Our envy and hatred of others both connect us, as we constantly compare ourselves to others, and alienate us, since we do not want to bond with them but to gain superiority. In this way, the ego corrupts our relationships with others. If we could rid ourselves of the ego, we would be restful and content, but we would essentially be like rats—settling for food and shelter.
We cannot be like rats. The ego is the engine of our evolution, the driving force behind progress. Our sages tell us in The Midrash (Kohelet): “One does not leave this world with half of one’s desires satisfied. One who has one hundred wants two hundred, and one who has two hundred wants four hundred.” As the research just mentioned demonstrates, our egos have grown to the point where they do not settle for having more; they want to have more than others. Even worse, we often enjoy causing other people pain for the sheer fun of hurting them. No animal delights in causing pain aimlessly, only humans do.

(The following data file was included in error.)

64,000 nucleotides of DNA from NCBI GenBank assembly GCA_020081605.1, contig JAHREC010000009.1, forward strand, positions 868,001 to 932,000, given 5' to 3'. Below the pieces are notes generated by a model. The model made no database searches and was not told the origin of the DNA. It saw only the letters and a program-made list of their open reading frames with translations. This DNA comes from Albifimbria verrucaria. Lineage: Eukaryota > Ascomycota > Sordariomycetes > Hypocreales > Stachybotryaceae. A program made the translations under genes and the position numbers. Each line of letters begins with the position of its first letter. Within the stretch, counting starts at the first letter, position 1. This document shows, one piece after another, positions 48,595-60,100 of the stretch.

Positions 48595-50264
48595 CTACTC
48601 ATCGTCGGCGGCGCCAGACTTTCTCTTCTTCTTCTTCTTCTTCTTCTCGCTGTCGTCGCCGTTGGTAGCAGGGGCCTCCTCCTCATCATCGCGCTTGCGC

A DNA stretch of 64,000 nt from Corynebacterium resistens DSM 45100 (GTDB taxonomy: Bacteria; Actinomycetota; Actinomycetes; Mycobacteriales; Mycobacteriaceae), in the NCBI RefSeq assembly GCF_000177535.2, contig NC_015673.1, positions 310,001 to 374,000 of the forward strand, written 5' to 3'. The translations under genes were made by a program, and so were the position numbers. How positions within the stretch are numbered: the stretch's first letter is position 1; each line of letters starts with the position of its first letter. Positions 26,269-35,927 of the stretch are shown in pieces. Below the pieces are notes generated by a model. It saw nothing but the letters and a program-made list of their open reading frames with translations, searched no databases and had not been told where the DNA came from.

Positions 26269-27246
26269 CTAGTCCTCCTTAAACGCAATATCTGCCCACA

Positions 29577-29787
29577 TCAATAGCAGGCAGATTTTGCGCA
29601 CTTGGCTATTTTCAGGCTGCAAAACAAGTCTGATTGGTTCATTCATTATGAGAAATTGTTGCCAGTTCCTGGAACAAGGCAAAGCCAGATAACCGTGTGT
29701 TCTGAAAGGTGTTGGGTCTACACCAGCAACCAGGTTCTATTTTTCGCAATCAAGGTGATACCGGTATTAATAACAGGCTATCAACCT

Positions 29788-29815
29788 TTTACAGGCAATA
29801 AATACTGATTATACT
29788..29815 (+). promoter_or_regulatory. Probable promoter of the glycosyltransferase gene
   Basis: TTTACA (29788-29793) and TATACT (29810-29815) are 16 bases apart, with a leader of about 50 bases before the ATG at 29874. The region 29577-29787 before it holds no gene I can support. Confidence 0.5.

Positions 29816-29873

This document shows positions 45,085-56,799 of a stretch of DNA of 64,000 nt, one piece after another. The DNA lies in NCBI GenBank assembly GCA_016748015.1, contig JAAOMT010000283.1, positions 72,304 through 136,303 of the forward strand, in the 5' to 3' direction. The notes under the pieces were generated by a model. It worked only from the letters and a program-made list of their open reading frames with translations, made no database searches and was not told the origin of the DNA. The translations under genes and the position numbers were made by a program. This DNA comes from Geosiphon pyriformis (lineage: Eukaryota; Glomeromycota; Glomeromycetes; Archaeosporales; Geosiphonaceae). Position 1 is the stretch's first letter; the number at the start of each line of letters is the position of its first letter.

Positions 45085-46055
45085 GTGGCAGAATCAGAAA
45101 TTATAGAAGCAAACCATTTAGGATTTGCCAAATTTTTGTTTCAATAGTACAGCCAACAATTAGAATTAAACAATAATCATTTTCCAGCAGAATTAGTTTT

Pioneering drug abuse researcher, Professor Peter Cohen of the University of Amsterdam, stresses that people have a deep need to bond and form connections, that this is how we derive satisfaction. When the ego corrupts our connections, it destroys our greatest source of satisfaction; it makes us detest human contact, yet terrifies us of being alone.
Undoing the Ego’s Harm